by Isaac Price | Staff Writer
This spring, Whitworth announced the nine Act Six scholarship recipients for fall 2021, according to a Whitworth press release. Students Ashlee Gardipee, Tatum Getchell, Quentin Swett, Sophia Turningrobe, Elisa Vigil, Luis Carrera-Lara, Emma Fualaau, Jacob Hutchens and Litzy Soltero-Arriaga competed among 1,100 applicants across several schools in the Northwest to win full-ride scholarships to Whitworth.
“[These students] were chosen for their commitment to serving on campus and at home, passion for learning, eagerness to foster intercultural relationships and willingness to step out of their comfort zones,” the press release said.
According to Alexis Nicholson, Act Six program supervisor for the Northwest, the program rewards students with both leadership history and potential.
“Act Six is an opportunity for us to connect emerging leaders to the universities that they want to attend. . . . We provide them with opportunities to grow their leadership and mold what type of vision they see for themselves, figure out the changes they want to make in their community and learn how to transition their leadership on campus into those communities they want to serve,” Nicholson said.
The search committee looks for students who are not only talented and leadership-minded, but who have hearts to give back to their communities.
“We are looking for someone who is super resilient and committed to utilizing their education to make things happen, someone who has the potential to hone and own their leadership and be great,” Nicholson added.
With this scholarship comes great responsibility. Whitworth’s Act Six overseer and director for student diversity, equity and inclusion Ayaka Dohi outlined some of the commitments for the scholars during their time at college.
“Our Act Six recipients go through training in the spring of senior year and summer, take leadership classes while at Whitworth, participate in 10 hours of community service minimum each semester, do some group service with their cadre every semester and attend a summer leadership conference each year,” Dohi said.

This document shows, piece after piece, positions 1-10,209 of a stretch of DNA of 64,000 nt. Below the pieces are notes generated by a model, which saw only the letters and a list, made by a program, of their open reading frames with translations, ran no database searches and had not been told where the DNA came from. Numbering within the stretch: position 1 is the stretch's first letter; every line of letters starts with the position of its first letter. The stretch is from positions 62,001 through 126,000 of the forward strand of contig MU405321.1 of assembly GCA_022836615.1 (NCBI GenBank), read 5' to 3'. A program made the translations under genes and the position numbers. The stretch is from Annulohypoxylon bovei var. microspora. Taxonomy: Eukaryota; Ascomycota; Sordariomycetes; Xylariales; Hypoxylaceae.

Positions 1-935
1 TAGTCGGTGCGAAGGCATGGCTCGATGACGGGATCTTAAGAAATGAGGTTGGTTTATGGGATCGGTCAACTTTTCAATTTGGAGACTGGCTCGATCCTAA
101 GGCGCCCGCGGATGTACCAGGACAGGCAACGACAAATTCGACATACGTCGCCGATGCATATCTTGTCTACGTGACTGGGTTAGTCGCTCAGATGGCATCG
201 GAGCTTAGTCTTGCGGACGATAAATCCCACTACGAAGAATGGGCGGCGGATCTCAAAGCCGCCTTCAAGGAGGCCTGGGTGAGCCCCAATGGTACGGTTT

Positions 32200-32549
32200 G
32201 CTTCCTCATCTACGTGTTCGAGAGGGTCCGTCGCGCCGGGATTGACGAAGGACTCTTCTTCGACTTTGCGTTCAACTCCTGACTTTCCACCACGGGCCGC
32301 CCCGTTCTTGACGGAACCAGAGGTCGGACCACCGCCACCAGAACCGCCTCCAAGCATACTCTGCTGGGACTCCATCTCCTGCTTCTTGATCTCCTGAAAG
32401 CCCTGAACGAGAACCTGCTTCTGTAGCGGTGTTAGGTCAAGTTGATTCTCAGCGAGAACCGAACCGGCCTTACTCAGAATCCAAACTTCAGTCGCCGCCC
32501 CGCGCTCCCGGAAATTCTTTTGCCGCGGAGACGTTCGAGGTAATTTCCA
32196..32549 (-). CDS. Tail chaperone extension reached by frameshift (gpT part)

The pandemic and this past academic year have proved challenging for Cadre 18, the current first-year Act Six class at Whitworth. Dohi spoke to their struggles.
“This semester, [many] first-year Act Six scholars felt really out of place in the community. . . Doing virtual classes is very disengaging and unmotivating, and so transitioning to college curriculum without that in-person support was super challenging,” Dohi said.
With the slated return to normal operations in fall of 2021, Dohi is hopeful that the incoming Act Six class will receive a more fulfilling experience.
“I’m excited for Cadre 19 to know what it’s like to be in-person at Whitworth, to participate in in-person service and to do the kind of community building we usually do,” Dohi said.
One incoming Act Six recipient and member of Cadre 19 is Litzy Soltero-Arriaga, a Latina student from Enumclaw High School in Washington. Soltero-Arriaga experienced extreme emotion at the news of her award.
“[I] was absolutely shocked. . . . I didn’t understand why I got selected, but I didn’t need to understand either. All I knew was that God paved a way for me, just like he always does,” Soltero-Arriaga said.
Soltero-Arriaga hopes to use her education and leadership training to serve people through government.
“At Whitworth, I will be majoring in Political Science and hopefully running for Congress in the near future. I believe that with the education I receive I will be able to start the change we’ve been needing to see in our government. . . . My simple prayer is that God will use me to give back to my community and pave a way where everyone has a fair shot at life,” Soltero-Arriaga said.
To learn about the other members of Act Six Cadre 19, or more about the Act Six program at Whitworth, email email@example.com or visit https://www.whitworth.edu/cms/administration/admissions/act-six-leadership-and-scholarship-initiative/